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ISRI Requests National Designation for U.S. Recycling Operations CDC Image

ISRI Requests National Designation for U.S. Recycling Operations

ISRI requests that all recycling operations across the U.S. be designated “essential” to public health and welfare during the COVID-19 pandemic.

With states and communities across the country taking important steps to curb the spread of the coronavirus, the Institute of Scrap Recycling Industries (ISRI), in a letter addressed to Vice President Mike Pence, requested that all recycling operations across the U.S. be designated “essential” to public health and welfare, as well as to the nation’s economic infrastructure.

The recycling industry supplies a significant portion of the raw materials needed by manufacturers to produce the goods relied upon by Americans every day, including those needed during this critical time, noted ISRI.

Excerpts from ISRI’s letter follow (full text of letter):

We recognize and fully support the need to take these drastic actions in order to stop the spread of COVID-19. However, we urge you to help provide consistency in the determination of what is considered essential by formally recognizing that recycling operations are essential businesses, necessary for the continued supply of raw materials for U.S. manufacturing, including the steel and papermaking industries that are part of the foundation of our country’s manufacturing economy and that are relied upon by Americans every day for producing everything from automobiles, appliances and construction equipment to food packaging, writing papers and toilet paper. The recycling industry is essential to supplying U.S. manufacturing with the materials necessary to produce steel, aluminum, paper, plastics, rubber and many other materials.

Recycling is the first link in the U.S. manufacturing supply chain, supplying 40%, on average across all commodities, of this country’s raw material needs. The U.S. steel industry, for example, relies on a steady supply of ferrous scrap from recyclers to supply its mills, without which they could not operate as 70% of all U.S. produced steel is made from ferrous scrap supplied by recyclers from across the country. Over three-quarters of U.S. paper mills utilize recovered paper from recycling operations for their daily production needs. This supply chain cannot be halted and restarted without significant supply disruptions that would ripple throughout the entire U.S. manufacturing chain.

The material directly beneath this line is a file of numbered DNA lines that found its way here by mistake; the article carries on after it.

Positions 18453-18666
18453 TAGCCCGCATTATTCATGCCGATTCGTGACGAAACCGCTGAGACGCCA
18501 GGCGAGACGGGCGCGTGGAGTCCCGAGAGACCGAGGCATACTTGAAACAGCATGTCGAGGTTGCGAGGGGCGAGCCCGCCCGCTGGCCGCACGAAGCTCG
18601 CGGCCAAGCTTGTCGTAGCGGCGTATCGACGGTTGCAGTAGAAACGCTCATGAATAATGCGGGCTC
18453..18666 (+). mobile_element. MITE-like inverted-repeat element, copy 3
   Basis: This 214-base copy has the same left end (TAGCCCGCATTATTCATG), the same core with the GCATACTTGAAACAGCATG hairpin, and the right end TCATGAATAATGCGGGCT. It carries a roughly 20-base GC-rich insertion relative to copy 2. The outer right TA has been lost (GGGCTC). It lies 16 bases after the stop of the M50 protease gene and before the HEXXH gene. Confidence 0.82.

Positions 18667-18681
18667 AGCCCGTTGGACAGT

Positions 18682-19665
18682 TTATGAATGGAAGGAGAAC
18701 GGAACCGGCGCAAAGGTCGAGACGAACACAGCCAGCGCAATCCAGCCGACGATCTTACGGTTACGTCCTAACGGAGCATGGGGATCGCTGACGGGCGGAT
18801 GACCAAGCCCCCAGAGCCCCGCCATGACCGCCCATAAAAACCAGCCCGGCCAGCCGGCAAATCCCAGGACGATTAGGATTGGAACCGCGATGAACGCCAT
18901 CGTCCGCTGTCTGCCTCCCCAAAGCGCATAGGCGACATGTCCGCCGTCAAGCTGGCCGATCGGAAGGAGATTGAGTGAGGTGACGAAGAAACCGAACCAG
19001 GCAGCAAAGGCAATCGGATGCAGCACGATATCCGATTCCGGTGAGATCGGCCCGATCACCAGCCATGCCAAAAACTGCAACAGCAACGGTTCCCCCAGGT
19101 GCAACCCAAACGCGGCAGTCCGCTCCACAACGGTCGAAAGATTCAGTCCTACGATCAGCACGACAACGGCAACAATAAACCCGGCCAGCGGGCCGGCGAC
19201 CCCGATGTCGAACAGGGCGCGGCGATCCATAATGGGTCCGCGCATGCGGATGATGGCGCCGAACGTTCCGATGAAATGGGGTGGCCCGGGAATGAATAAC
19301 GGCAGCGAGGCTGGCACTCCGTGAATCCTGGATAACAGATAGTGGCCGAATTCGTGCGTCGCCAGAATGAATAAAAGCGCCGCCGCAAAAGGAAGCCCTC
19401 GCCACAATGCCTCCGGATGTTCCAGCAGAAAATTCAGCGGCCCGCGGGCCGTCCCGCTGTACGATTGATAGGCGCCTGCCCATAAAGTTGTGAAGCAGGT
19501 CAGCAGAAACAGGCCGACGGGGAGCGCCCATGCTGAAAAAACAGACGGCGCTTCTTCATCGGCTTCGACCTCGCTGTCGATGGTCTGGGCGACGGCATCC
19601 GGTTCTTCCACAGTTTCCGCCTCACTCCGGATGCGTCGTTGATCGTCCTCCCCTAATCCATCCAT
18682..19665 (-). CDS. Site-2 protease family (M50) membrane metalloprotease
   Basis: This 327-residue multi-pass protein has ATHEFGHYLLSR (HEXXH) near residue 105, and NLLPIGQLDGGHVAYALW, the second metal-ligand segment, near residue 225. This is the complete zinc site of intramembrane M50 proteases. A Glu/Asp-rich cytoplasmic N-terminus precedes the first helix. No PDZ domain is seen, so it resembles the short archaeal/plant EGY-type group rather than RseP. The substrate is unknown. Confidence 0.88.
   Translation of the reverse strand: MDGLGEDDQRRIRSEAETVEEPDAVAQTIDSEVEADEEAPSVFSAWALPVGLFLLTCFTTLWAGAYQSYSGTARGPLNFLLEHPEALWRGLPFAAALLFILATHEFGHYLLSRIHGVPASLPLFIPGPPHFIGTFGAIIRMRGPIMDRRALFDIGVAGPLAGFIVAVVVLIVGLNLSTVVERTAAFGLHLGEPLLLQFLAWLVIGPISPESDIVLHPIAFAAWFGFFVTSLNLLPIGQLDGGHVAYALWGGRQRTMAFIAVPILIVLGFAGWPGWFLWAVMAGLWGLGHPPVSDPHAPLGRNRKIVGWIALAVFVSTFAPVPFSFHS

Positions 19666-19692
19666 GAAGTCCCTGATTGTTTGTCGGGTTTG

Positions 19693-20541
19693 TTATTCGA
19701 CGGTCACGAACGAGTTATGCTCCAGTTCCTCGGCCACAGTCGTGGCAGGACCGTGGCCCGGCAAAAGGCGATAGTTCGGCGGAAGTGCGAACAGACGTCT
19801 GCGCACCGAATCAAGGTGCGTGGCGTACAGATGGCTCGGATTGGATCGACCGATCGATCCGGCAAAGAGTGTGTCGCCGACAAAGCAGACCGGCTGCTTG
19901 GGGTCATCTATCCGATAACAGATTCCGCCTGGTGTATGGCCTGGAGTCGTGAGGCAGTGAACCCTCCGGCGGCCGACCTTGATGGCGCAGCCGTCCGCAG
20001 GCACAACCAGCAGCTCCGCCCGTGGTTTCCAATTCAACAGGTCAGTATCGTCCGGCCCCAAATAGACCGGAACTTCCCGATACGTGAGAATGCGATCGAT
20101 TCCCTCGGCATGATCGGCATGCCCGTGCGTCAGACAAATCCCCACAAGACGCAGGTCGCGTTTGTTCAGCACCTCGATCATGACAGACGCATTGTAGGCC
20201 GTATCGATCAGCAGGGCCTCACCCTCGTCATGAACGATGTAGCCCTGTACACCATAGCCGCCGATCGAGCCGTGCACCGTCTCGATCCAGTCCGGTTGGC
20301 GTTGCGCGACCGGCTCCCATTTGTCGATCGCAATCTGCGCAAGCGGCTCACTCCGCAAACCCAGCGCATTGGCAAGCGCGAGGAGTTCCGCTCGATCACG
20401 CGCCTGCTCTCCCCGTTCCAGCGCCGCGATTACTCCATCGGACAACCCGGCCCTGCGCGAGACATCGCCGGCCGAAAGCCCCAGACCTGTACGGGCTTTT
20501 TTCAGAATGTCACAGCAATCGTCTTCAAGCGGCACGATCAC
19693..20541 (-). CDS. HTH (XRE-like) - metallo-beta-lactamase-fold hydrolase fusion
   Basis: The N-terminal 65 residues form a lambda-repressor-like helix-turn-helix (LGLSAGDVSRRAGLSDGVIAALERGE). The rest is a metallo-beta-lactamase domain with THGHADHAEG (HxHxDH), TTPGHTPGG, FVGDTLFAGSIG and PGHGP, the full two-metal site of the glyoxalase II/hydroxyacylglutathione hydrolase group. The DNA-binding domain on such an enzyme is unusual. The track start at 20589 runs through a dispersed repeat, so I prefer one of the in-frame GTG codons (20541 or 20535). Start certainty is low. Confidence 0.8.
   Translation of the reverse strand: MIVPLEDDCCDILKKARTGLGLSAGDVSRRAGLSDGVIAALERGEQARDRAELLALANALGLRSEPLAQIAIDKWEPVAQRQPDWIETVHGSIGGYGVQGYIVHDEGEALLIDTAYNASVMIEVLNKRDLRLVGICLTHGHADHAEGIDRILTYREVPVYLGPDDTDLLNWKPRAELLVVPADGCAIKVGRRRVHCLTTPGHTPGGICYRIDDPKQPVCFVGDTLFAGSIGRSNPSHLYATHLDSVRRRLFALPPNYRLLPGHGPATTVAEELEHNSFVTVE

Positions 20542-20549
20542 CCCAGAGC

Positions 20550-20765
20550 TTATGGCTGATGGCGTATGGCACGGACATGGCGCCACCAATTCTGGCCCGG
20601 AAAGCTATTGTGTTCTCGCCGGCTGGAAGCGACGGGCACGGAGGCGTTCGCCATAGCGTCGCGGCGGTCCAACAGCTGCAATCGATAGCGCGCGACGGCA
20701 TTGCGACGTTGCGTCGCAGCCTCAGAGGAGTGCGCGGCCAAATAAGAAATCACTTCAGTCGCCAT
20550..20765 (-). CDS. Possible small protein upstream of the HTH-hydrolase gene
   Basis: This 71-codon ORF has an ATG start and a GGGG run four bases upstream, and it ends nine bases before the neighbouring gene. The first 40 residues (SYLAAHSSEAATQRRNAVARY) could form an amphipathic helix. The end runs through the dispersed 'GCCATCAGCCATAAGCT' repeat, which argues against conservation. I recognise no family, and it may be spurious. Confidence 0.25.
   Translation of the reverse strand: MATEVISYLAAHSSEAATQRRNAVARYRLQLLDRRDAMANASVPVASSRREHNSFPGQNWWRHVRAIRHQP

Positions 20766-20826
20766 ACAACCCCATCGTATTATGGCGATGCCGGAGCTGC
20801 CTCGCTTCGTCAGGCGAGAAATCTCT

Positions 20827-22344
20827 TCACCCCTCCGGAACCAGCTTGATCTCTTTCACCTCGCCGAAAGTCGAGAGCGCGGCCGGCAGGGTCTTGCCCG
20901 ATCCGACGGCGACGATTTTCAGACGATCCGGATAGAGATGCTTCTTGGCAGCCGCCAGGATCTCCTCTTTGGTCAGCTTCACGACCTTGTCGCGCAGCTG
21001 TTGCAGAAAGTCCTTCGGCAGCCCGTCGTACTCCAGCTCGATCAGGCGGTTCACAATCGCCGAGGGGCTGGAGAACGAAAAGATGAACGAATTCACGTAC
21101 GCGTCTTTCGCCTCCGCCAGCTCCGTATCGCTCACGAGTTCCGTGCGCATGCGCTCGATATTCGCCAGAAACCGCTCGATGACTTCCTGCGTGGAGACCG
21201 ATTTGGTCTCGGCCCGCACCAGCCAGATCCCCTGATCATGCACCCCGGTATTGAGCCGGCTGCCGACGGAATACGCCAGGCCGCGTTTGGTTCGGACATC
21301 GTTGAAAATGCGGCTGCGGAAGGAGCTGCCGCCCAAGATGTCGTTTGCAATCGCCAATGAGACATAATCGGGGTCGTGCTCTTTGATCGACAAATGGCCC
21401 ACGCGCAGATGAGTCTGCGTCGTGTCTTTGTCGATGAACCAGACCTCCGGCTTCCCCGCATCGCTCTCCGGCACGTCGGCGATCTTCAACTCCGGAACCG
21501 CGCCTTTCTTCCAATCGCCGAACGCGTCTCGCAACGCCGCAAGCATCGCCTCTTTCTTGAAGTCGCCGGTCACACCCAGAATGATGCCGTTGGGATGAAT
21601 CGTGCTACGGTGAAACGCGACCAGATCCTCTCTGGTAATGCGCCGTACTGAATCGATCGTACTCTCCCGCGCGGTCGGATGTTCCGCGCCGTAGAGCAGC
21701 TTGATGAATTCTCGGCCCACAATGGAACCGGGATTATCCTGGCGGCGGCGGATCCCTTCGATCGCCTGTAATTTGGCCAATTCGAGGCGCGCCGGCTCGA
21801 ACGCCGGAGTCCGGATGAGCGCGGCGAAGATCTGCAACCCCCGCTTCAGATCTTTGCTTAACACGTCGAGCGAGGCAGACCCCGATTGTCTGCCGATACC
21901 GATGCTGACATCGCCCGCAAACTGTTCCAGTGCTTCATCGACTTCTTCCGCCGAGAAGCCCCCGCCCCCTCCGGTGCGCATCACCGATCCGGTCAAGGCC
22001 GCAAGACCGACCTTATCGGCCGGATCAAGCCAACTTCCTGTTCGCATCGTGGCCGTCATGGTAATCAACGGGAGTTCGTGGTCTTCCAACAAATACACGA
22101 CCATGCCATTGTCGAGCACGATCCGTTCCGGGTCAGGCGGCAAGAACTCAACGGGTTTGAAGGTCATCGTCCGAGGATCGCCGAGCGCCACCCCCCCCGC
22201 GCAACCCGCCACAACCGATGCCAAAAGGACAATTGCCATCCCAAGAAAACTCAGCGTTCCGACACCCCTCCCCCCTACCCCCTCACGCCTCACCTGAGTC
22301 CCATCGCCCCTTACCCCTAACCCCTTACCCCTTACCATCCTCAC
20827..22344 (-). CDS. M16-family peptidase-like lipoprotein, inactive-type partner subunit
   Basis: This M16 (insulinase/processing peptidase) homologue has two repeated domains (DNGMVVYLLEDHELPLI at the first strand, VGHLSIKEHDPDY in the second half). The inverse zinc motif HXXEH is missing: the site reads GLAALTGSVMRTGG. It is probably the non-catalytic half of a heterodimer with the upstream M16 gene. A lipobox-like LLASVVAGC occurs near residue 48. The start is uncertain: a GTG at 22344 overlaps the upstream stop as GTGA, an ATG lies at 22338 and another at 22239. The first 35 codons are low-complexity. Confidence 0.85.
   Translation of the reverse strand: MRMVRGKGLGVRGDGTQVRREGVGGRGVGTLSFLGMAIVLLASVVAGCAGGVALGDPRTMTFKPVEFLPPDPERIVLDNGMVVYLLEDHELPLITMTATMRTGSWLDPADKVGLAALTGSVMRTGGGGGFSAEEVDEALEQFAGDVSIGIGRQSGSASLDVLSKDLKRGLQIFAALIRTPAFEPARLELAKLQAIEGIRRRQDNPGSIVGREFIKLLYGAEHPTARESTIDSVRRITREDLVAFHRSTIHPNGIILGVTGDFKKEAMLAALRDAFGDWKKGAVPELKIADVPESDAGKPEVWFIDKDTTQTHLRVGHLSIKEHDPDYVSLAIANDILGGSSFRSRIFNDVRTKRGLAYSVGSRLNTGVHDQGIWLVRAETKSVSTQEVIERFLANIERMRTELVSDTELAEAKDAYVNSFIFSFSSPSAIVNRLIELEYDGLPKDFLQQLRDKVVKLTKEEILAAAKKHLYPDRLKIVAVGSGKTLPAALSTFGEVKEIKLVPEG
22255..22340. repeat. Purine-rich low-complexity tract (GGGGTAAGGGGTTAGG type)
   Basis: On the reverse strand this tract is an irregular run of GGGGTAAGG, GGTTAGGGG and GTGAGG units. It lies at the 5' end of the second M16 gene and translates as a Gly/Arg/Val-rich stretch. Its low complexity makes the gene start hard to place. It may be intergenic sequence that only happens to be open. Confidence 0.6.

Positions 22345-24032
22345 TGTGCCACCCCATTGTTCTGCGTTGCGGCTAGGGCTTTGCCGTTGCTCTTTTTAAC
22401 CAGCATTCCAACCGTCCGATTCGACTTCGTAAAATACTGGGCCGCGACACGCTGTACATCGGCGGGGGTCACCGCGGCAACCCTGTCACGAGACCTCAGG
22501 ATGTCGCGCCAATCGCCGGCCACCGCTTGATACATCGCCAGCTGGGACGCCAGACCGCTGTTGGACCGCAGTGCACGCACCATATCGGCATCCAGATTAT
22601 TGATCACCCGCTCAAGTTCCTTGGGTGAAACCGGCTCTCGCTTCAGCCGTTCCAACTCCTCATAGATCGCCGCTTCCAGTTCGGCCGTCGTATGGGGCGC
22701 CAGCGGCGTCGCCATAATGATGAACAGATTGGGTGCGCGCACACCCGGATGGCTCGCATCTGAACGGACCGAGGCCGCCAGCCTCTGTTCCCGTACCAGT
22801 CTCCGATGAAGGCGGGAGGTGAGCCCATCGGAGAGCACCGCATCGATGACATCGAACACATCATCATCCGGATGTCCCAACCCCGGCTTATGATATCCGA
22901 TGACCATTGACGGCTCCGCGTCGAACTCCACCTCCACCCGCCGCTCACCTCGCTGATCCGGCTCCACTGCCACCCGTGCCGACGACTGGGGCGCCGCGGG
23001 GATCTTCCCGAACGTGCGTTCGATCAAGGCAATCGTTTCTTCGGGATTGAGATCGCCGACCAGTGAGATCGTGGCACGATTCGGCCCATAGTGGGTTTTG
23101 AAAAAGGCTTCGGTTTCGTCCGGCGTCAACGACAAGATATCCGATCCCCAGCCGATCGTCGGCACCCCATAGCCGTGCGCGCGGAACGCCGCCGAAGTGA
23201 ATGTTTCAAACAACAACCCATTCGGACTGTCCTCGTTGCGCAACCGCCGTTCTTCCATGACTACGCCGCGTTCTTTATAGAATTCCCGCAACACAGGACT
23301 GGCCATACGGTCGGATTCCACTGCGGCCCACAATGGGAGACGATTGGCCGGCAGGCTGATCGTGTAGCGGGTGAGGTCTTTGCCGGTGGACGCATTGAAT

Several of the manufacturing industries that recyclers regularly supply have been officially designated as part of the U.S. “Critical Manufacturing Sector” by the U.S. Department of Homeland Security (DHS), including: iron and steel mills and ferrous alloy manufacturing, alumina and aluminum production and processing, and nonferrous metal production and processing. According to DHS, “The Critical Manufacturing Sector is crucial to the economic prosperity and continuity of the United States. A direct attack on or disruption of certain elements of the manufacturing industry could disrupt essential functions at the national level and across multiple critical infrastructure sectors.”

Recyclers also play an essential role in helping state and local governments manage their needs and responsibilities by providing a critical outlet for the recyclable materials generated within their communities, without which these valuable commodities would build up and be lost for supply to manufacturers, ending up wrongfully in the waste stream. Recyclers across the country work daily with local municipalities to ensure these recyclables are collected, processed and successfully enter the manufacturing supply chain. The vast majority of these recycling operations (often called Material Recovery Facilities, or MRFs) are for-profit operations and not government-owned, and are therefore at risk of being shut down by well-intended emergency measures. The ramifications would not only hurt manufacturing, but also prove contrary to the public health goals by complicating the entire residential curbside recycling system.

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